MAstars 2011: Inguna Gremzde, MA Fine Art
Inguna Gremzde, Small World, 2011. Painting. 277cm x 347cm. Credit: Inguna Gremzde
Debra Wilson & Chiara Williams select Inguna Gremzde from Wimbledon College of Art for MAstars
Latvian-born Inguna Gremzde’s current practice consists of miniature landscapes painted in plastic bottle caps. The use of these brightly-coloured milk and juice tops affords the landscapes a neat conceptual container, a theoretical framework, and a self-conscious sense of unease in their hybrid status as painting, object and installation.
These are delicate microcosms of a world in which beautiful, rural countryside clashes with urban greed and commodity. And though totally unpopulated, these lonely panoramas juxtapose contemporary consumer lifestyles with man's historically romantic relationship with nature, in the great tradition of Western Landscape.
In Gremzde’s own statement about the work, she says 'Landscape is a portrait of nature and Landscape can be regarded as a focus for the formation of identity'. If these are portraits, they are also self-portraits. Furthermore, through the act of miniaturising her world, Gremzde possesses it and by extension consumes it, again and again. In both respects the work is self-reflexive, and at once sits firmly within the convention of painted Miniatures, which were originally designed to be carried by soldiers, sailors or explorers, as treasured personal mementos while travelling away from home.
Gremzde herself is far away from home, trying to position herself in a new society and in a big city. The landscapes she depicts - most of them from her native Latvia - could be read as the diminishing memory of a native culture where peace and tranquility is eaten up by the hectic, loud, concrete jungle of London.
Some of the paintings do depict the London skyline, the only view of nature from her Earl’s Court flat. When Gremzde speaks of her arrival in London, she describes her initial shock at the sight of endless rows of identical houses, the lack of horizon lines and the huge amounts of waste on the streets. Her experience of London’s cramped housing and high population density has also influenced the dimensions of Gremzde’s work, which has grown smaller in response and is made, quite literally, from the rubbish she recycles.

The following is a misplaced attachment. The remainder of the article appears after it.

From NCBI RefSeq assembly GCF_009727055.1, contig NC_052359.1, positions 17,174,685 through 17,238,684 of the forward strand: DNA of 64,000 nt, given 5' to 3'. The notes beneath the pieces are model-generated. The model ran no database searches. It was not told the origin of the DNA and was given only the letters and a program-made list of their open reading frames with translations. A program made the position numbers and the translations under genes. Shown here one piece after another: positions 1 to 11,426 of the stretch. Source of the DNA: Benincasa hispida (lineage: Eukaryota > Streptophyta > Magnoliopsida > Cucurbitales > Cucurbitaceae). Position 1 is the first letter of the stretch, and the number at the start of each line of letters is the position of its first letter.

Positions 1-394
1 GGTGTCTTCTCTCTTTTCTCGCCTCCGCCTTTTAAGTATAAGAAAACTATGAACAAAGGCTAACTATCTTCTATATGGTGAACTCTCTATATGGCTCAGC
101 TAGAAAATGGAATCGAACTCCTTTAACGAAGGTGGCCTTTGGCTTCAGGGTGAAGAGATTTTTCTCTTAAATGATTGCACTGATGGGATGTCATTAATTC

Maintaining the intimacy and immediacy of experiencing these miniature works is an important consideration when displaying them. Instinctively one wants to handle them, examine them, and hold them close to the eye, but of course, this is impractical in an exhibition. In her degree show, she proposed a number of display solutions: a carefully arranged grid comprising hundreds of paintings covering an entire wall; another small grid on the opposite wall; and a randomly scattered formation emerging from a quiet corner.
She is anxious to distance herself from the formal similarities of a Damien Hirst spot painting, but this huge grid-like display serves primarily to contrast sharply with the miniature scale of the paintings themselves and seems to fulfil a purpose to catalogue, order, and make sense of an immense environment as if seen through shifting viewfinders.
Indeed collectively, these paintings are as expansive as they are intimate. They represent escapism and nostalgia, the pursuit of wholeness, identity and belonging. To appreciate them is as if to peek through a telescope, or a very tiny porthole, and see in each one a tiny cry of the soul seeking to free itself, but then when you stand back, you see a crowd of parallel worlds, a crowd of souls, just like a London high street.
Selected by Debra Wilson & Chiara Williams of WW Gallery
Published October, 2011